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Searsburg Wind Turbine Failure    
Sunday, October 19 2008 @ 01:55 AM GMT+4
Contributed by: PutneyReject

OtherA wind turbine at Searsburg failed and was damaged beyond repair, I wonder why the Brattleboro Misinformer didn't cover it?

http://www.windaction.org/releases/18394

http://tinyurl.com/6d7bmq

I still think wind power is viable and can provide up to 20% of our energy needs, I'm just realistic about its limitations.

 

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  • Searsburg Wind Turbine Failure | 17 comments | Create New Account
    The following comments are owned by whomever posted them. This site is not responsible for what they may say.
    Searsburg Wind Turbine Failure
    Authored by: xteeth on Sunday, October 19 2008 @ 04:50 PM GMT+4
    I don't know how many of you have been involved in these attempts at green energy but as much as I wish to encourage it and think it necessary and hopeful, in the past the initial efforts were fraught with difficulty. I can remember hearing and doing research on solar water heating back in the 70's. Without the government grants none was even in the neighborhood of saving anything and always the expected life was exceeded by the payback. So often, if you read the fine print on, for instance, computer hard drives it says stuff like 100,000 hours MTBF (mean time before failure). When I first saw this claim, no one had had a computer for 100,000 hours. That's eleven and a half years if you leave it on every day all day. All plastics have some kind of half life as ultraviolet rays break them down. It surely must be thought amusing that that hugely plastic composite decking now so common is guaranteed for thirty years and it was only invented ten or so years ago. Go look at your boat's windshield. Look at your thermal windows. How many of them have condensation between the "sealed" panes? My experience with sea water is that it is one of the worst long term corrosive things in the world. What do you expect the lifetime to be of a wind turbine like the ones that they are going to put into Cape Cod bay? High speed, high power things subjected to coastal conditions. I don't care how many graphite fibers there may be. Look at the erosion of anything left outside. Entropy is a powerful force. Water works harder than anyone I know.

    ---
    "Some people cause happiness wherever they go, others whenever they go." Oscar Wilde
    Searsburg Wind Turbine Failure
    Authored by: local on Sunday, October 19 2008 @ 06:02 PM GMT+4

    Everything you say is true. But also true for all the non alternative power sources. Everything needs maintenance and/or reconstruction. The hydro dam in Vernon was substantially upgraded over the past few years, and I would guess the river bed level is slowly rising behind the dam from sediment. It does not matter if it is a wind generator or a coal fired plant. All mechanical items fail. Think of the wind generator, not as a whole but one part of a system. A series of generators, a sub- station or way to increase the voltage, and transmission lines. One part failed and needs to be replaced. If they decide to. They have been operating for a number of years now. The Rutland Herald article said the cause was an improper repair.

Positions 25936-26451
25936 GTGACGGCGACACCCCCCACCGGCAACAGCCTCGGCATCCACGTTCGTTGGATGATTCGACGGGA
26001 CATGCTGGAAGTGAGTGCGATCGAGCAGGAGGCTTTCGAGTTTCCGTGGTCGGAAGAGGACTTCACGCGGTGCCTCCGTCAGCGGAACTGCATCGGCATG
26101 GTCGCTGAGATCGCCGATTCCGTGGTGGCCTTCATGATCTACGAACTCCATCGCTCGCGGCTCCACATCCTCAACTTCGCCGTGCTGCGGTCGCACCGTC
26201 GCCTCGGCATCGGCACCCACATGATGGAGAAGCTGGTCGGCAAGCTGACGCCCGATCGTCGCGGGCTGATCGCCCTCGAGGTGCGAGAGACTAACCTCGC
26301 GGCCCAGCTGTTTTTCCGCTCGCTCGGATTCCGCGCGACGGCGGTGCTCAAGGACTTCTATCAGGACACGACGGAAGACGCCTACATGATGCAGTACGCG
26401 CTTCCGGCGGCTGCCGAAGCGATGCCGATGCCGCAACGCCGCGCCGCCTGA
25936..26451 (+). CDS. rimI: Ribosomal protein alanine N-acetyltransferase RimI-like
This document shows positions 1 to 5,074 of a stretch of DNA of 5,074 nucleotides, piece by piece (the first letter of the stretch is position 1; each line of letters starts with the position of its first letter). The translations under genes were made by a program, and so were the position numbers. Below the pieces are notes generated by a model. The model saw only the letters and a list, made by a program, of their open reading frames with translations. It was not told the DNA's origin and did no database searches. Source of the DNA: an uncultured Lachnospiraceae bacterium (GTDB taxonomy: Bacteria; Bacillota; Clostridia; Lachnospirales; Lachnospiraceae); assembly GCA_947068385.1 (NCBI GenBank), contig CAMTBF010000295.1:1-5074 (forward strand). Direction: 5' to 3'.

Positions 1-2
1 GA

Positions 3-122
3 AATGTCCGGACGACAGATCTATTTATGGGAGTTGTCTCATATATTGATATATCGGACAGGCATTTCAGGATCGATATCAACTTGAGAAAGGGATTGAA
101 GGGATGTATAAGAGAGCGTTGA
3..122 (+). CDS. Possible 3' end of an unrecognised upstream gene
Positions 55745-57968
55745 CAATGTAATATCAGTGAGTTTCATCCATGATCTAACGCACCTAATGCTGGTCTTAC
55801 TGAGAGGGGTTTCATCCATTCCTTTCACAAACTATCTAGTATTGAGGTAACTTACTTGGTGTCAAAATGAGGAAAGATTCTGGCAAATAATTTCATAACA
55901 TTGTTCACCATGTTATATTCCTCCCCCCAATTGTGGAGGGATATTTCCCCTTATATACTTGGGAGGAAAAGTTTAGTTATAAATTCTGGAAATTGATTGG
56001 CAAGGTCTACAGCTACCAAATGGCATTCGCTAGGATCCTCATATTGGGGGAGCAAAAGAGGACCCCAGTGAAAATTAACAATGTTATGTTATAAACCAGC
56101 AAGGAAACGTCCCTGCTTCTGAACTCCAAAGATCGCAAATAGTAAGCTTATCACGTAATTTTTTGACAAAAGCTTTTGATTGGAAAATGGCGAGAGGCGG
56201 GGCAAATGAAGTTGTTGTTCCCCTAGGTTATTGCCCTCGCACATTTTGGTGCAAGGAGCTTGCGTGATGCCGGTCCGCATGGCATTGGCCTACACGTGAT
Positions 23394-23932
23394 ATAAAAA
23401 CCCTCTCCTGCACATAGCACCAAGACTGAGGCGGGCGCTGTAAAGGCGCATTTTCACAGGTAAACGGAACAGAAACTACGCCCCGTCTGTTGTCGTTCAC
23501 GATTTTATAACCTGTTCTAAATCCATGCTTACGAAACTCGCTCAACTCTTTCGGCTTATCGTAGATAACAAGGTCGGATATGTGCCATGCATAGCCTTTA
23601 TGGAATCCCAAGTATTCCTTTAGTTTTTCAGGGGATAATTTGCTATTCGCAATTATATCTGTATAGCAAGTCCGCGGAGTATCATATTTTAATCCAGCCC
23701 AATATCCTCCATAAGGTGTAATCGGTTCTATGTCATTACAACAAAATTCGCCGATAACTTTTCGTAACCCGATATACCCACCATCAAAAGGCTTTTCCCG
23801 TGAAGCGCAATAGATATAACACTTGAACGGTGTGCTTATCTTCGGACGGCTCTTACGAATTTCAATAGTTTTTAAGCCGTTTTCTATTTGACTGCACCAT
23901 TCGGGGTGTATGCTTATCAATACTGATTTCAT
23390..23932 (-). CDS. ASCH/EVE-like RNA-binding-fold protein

Searsburg Wind Turbine Failure
    Authored by: Maus Anon E on Sunday, October 19 2008 @ 06:42 PM GMT+4
    I wonder if Vermont Yankee's crack engineering & maintenance teams repaired the turbines?

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    The Republican Party: Where "having it both ways" isn't only about interns.
    Searsburg Wind Turbine Failure
    Authored by: asegar on Monday, October 20 2008 @ 09:06 PM GMT+4
    My home has been heated by an active solar hot water system for the last twenty five years. The system provides nearly all of the domestic hot water and a third of the total heating needs of the home (another third comes from passive solar, and three cords of wood supplies the rest.) The system is still running fine. It has needed a change of antifreeze once, and I replaced the storage tanks a couple of years ago since one of them sprang a leak (after 23 years).

    My solar system has paid for itself about four times over by now. Every year it continues to save me money.

    The system is much simpler than a standard oil-fired furnace. How many furnaces last twenty five years? The solar collectors are made of glass and copper - the same materials windows and plumbing systems are made of. There's not much to go wrong.

    If you have a southern exposure available for your home in the Northeast U.S., solar hot water has been economical for a long time. We have known for twenty five years how to make systems that last for a long time. The systems are expensive, but are a far better investment than putting your money in the bank, let alone the stock market these days.

    ---
    -Adrian-
    Searsburg Wind Turbine Failure
    Authored by: cgrotke on Sunday, October 19 2008 @ 06:55 PM GMT+4
    I saw the story in the Rutland Herald.

    The story said they were older model turbines with bigger blades than are
    needed now. Totally destroyed when they came loose in very high winds.
    No people or animals hurt, as far as they could tell.

    Searsburg Wind Turbine Failure
    Authored by: Christian Avard on Sunday, October 19 2008 @ 08:48 PM GMT+4
    A while back lightning strike hit one of the blades. GMP repaired it.
    That same blade was what caused the chain reaction and knocked off
    the other blades. The winds were also leftover remnants of Hurricane
    Ike, a unusual weather circumstance. Other than that, the other
    towers were fine during all the winds.

    My hunch is this was an anomaly due to how it was repaired to begin
    with. They also don't make windmills that size anymore so maybe